“So it would be surprising if I selected a Treasury Secretary who had had no connection with the last Democratic administration, because that would mean that the person had no experience in Washington whatsoever. And I suspect that you would be troubled and the American people would be troubled if I selected a Treasury Secretary or a chairman of the National Economic Council, at one of the most critical economic times in our history, who had no experience in government whatsoever. What we are going to do is combine experience with fresh thinking.”
“I think when you ultimately look at what this advisory board looks like, you’ll say this is a cross-section of opinion that in some ways reinforces conventional wisdom and in some ways breaks with orthodoxy in all sorts of ways.”
“And that’s the kind of discussion we want. We want ideas from everybody. What I don’t want to do is to somehow suggest that since you served in the last Democratic administration, that you’re somehow barred from serving again. Because we need people who are going to be able to hit the ground running.”
Hope for Hillary springs eternal. This deed is done. Numerous accounts say the documents are signed. The die was cast, perchance before the public knew what they might say or do. Change has come; yet, it has been thwarted with but a single statement. Hillary Clinton will be Secretary of State, according to news sources. Today, as more than a decade ago, First Lady Clinton is welcomed into the White House.
Senator Clinton spoke of her certainty on the campaign trail. She trusted, once again, she could and would sit in the most esteemed Executive residence. Indeed, the word heard on the streets is Hillary Rodham Clinton has succeeded. She found her way to the place she calls home. With the Chief Foreign Policy Officer appointment attained, a sense of her articulated desire is an action, a fait accompli,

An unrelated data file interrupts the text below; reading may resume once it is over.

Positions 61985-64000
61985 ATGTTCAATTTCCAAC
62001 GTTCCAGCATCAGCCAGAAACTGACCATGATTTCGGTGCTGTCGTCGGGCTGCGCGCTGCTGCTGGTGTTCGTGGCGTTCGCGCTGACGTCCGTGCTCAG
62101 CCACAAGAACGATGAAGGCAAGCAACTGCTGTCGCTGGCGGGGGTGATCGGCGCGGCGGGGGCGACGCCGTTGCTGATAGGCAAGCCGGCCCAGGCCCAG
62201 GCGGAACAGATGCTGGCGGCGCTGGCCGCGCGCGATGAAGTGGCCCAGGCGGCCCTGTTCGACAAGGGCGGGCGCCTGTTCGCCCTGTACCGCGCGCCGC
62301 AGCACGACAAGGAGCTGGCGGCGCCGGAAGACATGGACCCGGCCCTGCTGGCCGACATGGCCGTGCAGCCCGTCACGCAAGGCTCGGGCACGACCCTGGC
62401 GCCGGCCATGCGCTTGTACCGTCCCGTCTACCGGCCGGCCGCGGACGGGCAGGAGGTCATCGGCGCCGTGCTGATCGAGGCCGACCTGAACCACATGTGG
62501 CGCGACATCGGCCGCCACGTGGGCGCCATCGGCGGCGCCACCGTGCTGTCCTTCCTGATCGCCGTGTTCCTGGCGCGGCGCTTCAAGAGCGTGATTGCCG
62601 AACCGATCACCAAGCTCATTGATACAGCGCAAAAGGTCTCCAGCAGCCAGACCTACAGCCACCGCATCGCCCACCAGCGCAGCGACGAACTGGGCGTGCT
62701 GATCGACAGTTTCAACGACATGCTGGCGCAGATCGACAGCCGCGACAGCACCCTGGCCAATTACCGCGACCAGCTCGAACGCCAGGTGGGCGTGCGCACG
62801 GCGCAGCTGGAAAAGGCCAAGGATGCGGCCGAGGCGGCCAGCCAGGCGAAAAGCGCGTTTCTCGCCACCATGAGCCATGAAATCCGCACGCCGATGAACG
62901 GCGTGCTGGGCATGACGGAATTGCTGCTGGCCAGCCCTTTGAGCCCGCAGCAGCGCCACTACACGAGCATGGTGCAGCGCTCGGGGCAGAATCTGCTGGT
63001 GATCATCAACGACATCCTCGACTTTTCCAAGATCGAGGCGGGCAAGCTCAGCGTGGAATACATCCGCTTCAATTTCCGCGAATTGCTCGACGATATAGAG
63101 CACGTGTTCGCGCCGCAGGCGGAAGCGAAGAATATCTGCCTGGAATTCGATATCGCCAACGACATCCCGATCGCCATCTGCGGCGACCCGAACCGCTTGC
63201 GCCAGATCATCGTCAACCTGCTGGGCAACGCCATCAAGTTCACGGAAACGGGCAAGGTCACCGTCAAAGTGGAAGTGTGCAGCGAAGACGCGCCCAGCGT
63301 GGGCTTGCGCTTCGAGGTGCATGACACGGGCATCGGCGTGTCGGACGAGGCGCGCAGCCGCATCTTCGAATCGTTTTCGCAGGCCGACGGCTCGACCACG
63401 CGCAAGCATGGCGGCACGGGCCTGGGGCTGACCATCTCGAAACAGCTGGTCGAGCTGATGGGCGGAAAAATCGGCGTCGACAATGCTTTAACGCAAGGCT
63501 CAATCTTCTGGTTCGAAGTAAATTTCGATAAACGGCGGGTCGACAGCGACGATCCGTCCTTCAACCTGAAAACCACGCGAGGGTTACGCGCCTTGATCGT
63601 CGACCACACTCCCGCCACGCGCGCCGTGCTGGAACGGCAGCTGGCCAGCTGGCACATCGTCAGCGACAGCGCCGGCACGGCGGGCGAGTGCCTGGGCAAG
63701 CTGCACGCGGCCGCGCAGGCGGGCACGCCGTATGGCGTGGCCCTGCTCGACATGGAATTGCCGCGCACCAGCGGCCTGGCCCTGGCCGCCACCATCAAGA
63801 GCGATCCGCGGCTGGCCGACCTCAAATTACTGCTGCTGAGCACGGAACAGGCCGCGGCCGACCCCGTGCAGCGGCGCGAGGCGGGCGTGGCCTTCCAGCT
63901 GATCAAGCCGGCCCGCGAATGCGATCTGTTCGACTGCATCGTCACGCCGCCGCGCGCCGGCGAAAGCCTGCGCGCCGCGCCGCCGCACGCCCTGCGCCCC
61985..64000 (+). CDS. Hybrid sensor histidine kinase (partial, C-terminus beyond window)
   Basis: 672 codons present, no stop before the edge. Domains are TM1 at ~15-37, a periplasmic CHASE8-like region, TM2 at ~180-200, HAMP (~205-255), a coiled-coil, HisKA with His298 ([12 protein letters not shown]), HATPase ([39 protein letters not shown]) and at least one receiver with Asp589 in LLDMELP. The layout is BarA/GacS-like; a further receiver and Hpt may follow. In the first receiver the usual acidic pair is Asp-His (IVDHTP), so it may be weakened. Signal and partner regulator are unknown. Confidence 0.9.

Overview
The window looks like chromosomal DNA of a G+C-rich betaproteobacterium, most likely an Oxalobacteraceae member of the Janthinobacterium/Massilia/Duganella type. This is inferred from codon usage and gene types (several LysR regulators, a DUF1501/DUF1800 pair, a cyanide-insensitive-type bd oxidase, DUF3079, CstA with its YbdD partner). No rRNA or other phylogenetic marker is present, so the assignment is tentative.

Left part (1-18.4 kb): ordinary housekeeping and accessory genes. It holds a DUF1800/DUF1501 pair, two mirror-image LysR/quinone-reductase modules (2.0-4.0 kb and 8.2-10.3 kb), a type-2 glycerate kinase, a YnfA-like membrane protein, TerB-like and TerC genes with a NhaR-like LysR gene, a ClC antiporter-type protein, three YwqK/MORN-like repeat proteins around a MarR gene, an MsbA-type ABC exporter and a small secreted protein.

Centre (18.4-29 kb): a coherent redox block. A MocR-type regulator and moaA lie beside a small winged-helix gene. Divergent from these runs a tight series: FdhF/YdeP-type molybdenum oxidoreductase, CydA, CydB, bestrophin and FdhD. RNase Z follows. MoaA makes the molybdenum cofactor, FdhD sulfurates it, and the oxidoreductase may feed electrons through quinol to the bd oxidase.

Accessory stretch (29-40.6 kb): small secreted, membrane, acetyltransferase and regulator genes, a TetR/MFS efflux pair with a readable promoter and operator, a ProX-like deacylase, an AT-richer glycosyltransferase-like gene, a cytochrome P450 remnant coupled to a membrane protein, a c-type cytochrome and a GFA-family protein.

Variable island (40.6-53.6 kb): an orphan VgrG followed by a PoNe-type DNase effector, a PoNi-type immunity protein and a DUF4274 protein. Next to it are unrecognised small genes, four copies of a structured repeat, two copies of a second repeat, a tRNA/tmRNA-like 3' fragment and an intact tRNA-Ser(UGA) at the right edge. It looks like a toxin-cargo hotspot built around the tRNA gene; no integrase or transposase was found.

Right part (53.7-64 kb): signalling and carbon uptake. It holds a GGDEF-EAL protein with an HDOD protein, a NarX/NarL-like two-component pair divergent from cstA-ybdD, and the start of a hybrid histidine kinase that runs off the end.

Conventional wisdom is Hillary will realize her aspiration. For now, that prophecy is but a oft-expressed faith.
Years ago, the prominent First Lady crossed the threshold from the front. Today she enters from a side door. Tomorrow, or in 2012, the soon-to-be sanctioned Secretary intends to stride across the promenade, placed upon the path to the Oval Office. All the while Bill Clinton was, as he will be, by her side.
Americans may recall the day the duo initially appeared on the national scene. From the first, when the people gazed upon the potential co-Presidents, up until, and through the 2008 Primary Election, the coronation of the Clintons, together, and one at a time, was expected. Moments ago, when the announcement was made, few gasped in amazement. Citizens have always known; America is Clinton country. The periodicals only print what was a foregone conclusion. Hillary has arrived once more.
1600 Pennsylvania Avenue is Hillary Clinton’s castle. The people, throughout this global village, are hers. The former First Lady Clinton reigns. In our name, she will speak with world leaders, Premiers and Prime Ministers. Secretary of State Clinton will establish the rules. Hope for Hillary is more than a perpetual power. What she wants is realized. However, what others had yearned for may be lost with her appointment.
People may muse. When an individual freely expresses a desire to obliterate another nation, with what she thinks raison d’être, as Hillary Clinton has, that person does not define diplomacy as an ambassadorial arbitrator might. For those who crave planet-wide peace, a scornful Secretary of State Clinton could be the cause for much concern. Some say, with Hillary at the helm, world peace may remain the impossible dream. Her vision may be international doom.
No one can know with certainty what will be. Nonetheless, while the Obama Transition Team proclaims the terms of the contract have not been confirmed, others believe as was guaranteed, in the New York Times.